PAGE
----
Read and Listen: Extensive Listening in the Reading Classroom

Illustration from The Time Capsule by Robert Campbell. © Helbling Langauges

Illustration from The Time Capsule by Robert Campbell. © Helbling Langauges

How can the combination of two receptive skills have a productive outcome? What are the benefits of focussing on improving our students’ listening fluency? How can we carry out extensive listening sessions in the classroom?

One of the most difficult tasks for any language learner is feeling comfortable in a conversation. If you ask students about their objectives in language learning, you are likely to get responses about understanding a film or a song, travelling abroad and conversing with people in English. If your students are not exposed to extensive listening sessions, they cannot feel comfortable in an English-speaking environment. The more they listen, the more they will understand. The more they understand, they more comfortable they will feel. The more comfortable they feel in English, the more they will speak.

In the language classroom we usually teach strategic listening using short listening tasks. We listen to a dialogue for a gap-fill activity, we listen to an interview for an exam task, we listen to a short speech to fill in a chart or a form. We rarely have time to do listening sessions which are longer than ten minutes. Students often feel frustrated because they would like to hear more English without having to worry about giving the right answer to a multiple-choice exercise or listening for a particular word to fill in a gap in a text.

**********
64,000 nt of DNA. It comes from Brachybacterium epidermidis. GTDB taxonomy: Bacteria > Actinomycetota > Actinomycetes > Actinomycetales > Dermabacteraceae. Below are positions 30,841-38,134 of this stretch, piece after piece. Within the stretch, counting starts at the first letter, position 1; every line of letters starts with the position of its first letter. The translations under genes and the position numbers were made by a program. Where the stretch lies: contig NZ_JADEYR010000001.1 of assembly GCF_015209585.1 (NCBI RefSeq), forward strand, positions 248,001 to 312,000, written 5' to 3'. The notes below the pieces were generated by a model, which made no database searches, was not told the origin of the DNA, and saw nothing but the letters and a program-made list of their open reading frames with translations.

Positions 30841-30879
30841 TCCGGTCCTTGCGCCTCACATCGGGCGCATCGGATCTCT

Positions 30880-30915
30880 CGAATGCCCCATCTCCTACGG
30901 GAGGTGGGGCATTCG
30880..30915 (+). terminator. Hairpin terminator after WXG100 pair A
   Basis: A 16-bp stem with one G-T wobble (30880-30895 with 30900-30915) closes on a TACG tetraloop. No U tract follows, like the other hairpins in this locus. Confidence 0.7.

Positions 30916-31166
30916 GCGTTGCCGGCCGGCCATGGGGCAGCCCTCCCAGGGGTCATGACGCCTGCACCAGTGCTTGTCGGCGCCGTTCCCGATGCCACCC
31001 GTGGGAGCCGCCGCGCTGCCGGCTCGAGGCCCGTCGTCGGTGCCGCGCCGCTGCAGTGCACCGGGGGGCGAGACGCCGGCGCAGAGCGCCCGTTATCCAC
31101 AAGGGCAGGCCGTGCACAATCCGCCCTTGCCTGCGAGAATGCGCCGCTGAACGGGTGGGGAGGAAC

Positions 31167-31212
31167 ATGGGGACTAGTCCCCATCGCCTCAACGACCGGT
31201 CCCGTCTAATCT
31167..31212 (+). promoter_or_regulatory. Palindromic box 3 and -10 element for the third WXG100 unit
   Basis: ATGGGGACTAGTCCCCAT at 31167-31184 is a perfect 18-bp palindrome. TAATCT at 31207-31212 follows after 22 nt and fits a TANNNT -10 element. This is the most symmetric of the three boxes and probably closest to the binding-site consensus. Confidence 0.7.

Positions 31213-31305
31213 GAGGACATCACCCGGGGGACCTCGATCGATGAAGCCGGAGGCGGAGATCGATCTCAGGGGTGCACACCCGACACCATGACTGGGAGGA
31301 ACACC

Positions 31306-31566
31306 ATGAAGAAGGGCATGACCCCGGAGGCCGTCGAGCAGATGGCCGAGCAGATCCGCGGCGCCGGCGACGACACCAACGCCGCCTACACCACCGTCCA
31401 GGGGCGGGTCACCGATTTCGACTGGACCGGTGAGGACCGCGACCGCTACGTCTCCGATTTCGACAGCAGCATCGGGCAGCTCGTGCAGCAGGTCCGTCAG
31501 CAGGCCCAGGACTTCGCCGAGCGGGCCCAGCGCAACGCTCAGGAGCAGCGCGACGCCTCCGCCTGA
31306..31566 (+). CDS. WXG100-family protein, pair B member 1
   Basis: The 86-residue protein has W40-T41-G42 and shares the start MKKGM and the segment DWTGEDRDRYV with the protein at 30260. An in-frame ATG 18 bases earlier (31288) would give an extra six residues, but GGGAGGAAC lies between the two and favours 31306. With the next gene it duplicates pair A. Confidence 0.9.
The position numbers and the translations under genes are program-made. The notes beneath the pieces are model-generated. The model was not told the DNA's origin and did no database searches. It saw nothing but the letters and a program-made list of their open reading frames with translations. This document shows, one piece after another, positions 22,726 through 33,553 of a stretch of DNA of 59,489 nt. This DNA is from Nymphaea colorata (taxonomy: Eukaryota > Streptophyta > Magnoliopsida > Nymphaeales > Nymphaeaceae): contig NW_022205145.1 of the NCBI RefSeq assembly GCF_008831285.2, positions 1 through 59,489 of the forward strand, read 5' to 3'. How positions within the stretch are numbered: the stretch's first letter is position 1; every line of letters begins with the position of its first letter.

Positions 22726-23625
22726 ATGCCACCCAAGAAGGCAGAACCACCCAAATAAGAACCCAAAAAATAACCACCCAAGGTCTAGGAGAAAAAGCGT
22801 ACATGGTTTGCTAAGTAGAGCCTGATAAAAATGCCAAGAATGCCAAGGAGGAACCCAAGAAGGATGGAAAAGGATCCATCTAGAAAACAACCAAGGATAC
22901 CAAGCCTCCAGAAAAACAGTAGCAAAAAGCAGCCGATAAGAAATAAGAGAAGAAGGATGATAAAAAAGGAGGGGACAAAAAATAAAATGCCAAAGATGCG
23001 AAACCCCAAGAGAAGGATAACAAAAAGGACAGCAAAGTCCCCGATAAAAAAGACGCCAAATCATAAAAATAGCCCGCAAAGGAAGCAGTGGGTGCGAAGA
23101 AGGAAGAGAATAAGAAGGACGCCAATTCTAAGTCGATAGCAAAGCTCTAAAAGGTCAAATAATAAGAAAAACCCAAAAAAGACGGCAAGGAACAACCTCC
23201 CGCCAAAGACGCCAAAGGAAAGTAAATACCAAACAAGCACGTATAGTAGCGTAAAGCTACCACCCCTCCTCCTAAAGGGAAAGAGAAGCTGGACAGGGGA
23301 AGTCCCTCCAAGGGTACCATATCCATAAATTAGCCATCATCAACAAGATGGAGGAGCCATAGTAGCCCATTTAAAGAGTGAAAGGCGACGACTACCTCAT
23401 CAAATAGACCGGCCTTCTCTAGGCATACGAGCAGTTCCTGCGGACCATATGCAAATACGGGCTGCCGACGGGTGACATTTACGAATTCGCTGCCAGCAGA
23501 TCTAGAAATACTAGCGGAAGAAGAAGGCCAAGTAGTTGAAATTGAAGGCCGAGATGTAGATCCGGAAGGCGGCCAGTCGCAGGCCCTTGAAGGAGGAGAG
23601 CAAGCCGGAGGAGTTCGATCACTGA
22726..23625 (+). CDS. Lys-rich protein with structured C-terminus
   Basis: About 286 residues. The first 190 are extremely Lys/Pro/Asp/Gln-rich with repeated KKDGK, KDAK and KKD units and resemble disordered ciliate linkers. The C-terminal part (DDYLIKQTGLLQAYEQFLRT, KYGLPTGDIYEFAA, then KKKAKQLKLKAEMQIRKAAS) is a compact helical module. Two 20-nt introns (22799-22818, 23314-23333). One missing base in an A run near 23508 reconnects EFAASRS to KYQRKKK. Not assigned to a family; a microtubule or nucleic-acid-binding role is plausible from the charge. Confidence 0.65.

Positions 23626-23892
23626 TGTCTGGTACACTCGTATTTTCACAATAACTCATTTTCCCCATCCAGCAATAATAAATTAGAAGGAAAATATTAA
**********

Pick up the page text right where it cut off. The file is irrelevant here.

Solution: Use graded readers with audio recordings of the whole text.

We often talk about ER programs as excellent opportunities for students to read for pleasure. Extensive Listening (EL) programs are equally beneficial. Ware, Yonezava, Kurihara and Durand (2012) investigated the benefits of EL and reported that ‘all of our survey data indicates that extensive listening activities are some of the most helpful activities students can do to improve their English. Our qualitative data confirms the usefulness of having students listen to and shadow GR-CDs (graded reader CDs)’. A similar reserach with similar findings was carried out at the University of Quintana Roo by a group of researchers. You can read their study here.

Differences between reading and listening

In order to plan a successful EL program, it’s important to focus on the differences between reading and listening. Listening seems to be a greater challenge because we don’t always have the chance to ask for repetition. Reading is a more protected zone, we have time to go back and forth, skim the text, check the meaning of words, use the context to contemplate the meaning of an unknown word. As Brown puts it, when our students listen to something, ‘language comes rushing at them’, and ‘listening must be done in real time’ (Brown 3).

We also have to consider the difficulty of accents and unknown words. Most of the time students don’t understand what they’re listening to because they don’t know the words and their correct pronunciation.

In this list Brown summarises further differences:

  • speed of input
  • use of cognates
  • reductions and blending of sounds
  • false starts and hesitations
  • presence of back-channel cues. (Brown 4)

Ways of Extensive Listening

How can you help your students and what tasks can you offer to them?